On 23 March  1933, the Enabling Act is passed in the Reichstag, granting Hitler the ability to enact laws without input of the parliament. The repression of communist parties had already begun by this point, and the Nazi paramilitary SA and SS are present to intimidate members of the Reichstag before and during the vote.

Hindenburg signs this decree.

On May 13, Klemperer writes that he and Eva met with a man named Tannenberg who they hope can help them in securing money to build their dream home.

Tannenburg tells them that he joined the Nazis before the seizure of power but that he now:

…sees mismanagement, ill-feeling, catastrophe can no longer be far away. He condemned the lack of proportion of the anti-Semitism, he maintained that only the subordinate leaders were still using it for incitement, at the top they were already tryting to calm things down…

Despite the atmosphere in Germany, the Klemperer’s are constantly hosting friends. One friend, Jelski:

…now 67, has retired and is taking a cure in Johannisbad. I had an impression of considerable senility. Out of a certian contrariness and childish pleasure in dispassionate objectivity, he sympathizes with Hitler. After all he has achieved a great deal for the nation as a whole, he is a ‘demon’ – of course, the racial ideology is wrong, but the Jews are not blameless (13 June 1934).

President Hindenburg dies on 2 August 1934, and Hitler very quickly combines the offices of President and Chancellor into one office: Führer (German for “leader”).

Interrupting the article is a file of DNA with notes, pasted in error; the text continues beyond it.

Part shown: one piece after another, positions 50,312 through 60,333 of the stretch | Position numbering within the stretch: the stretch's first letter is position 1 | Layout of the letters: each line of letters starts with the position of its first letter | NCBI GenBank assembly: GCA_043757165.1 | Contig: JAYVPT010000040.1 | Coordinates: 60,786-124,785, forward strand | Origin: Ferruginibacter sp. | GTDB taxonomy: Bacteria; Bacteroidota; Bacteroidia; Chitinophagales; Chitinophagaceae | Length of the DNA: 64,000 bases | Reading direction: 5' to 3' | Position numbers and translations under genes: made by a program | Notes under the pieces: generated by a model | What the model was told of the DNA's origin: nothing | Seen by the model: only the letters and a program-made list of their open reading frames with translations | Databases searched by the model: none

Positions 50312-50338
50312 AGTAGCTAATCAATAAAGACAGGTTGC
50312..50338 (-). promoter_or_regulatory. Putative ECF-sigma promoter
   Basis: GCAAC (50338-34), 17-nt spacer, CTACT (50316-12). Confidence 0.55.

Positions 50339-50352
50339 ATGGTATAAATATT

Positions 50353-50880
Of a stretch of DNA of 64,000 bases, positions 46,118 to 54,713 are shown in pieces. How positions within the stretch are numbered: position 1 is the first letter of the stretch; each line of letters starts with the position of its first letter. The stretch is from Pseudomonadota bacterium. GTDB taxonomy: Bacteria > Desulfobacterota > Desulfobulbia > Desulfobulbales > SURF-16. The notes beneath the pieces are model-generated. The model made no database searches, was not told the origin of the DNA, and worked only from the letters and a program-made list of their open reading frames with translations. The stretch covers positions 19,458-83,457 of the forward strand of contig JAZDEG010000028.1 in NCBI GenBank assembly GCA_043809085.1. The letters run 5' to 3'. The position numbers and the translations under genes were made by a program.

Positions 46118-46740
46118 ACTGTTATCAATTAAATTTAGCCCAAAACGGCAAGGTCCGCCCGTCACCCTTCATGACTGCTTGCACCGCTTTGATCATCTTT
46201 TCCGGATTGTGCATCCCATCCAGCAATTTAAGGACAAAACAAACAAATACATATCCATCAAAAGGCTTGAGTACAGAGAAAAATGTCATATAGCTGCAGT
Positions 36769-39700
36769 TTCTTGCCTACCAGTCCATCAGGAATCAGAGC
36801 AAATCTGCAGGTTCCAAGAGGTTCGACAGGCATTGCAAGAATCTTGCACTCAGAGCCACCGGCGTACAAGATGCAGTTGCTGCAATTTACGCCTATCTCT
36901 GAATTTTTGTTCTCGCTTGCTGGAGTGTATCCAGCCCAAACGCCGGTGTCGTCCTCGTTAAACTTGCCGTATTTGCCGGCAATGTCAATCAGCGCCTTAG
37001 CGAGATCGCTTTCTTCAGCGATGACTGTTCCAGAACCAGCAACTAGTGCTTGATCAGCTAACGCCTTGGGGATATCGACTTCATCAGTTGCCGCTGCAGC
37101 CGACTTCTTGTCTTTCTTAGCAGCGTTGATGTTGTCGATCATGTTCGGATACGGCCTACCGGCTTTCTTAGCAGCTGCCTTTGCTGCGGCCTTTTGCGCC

Klemperer writes:

…everything is completely calm. Our butcher says indifferently: ‘Why vote first? It just costs a lot of money.’ The people hardly notice this complete coup d’etat, it all takes place in silence, drowned out by hymns to the dead Hindenburg. I would swear that millions upon millions have no idea what a monstrous thing has occurred (4 August 1933).

Rumors of Hitler’s imminent fall from power punctuate entries from 1933 to 1935. Later in his entry from 4 August 1933, however, Klemp admits that they had “always placed hopes in the Reichswehr (German defense forces); Johannes Köhler had told us long ago, as a confirmed rumor, that it was only waiting for the imminent death of Hindenburg to act. And now it calmly gives its oath to the new ‘Commander-in-Chief…”

This pattern repeats throughout Klemperer’s diaries from this period: the hope that the League of Nations, the German Army, another political party, etc. will be an obstacle to Hitler’s opportunistic but not incredibly cunning rise to power.

Klemperer’s friend, Dember “says we all have an ’emigrant mentality,’ we hope for deliverance from abroad, i.e., for German defeat, invasion, etc.” (30 June 1934).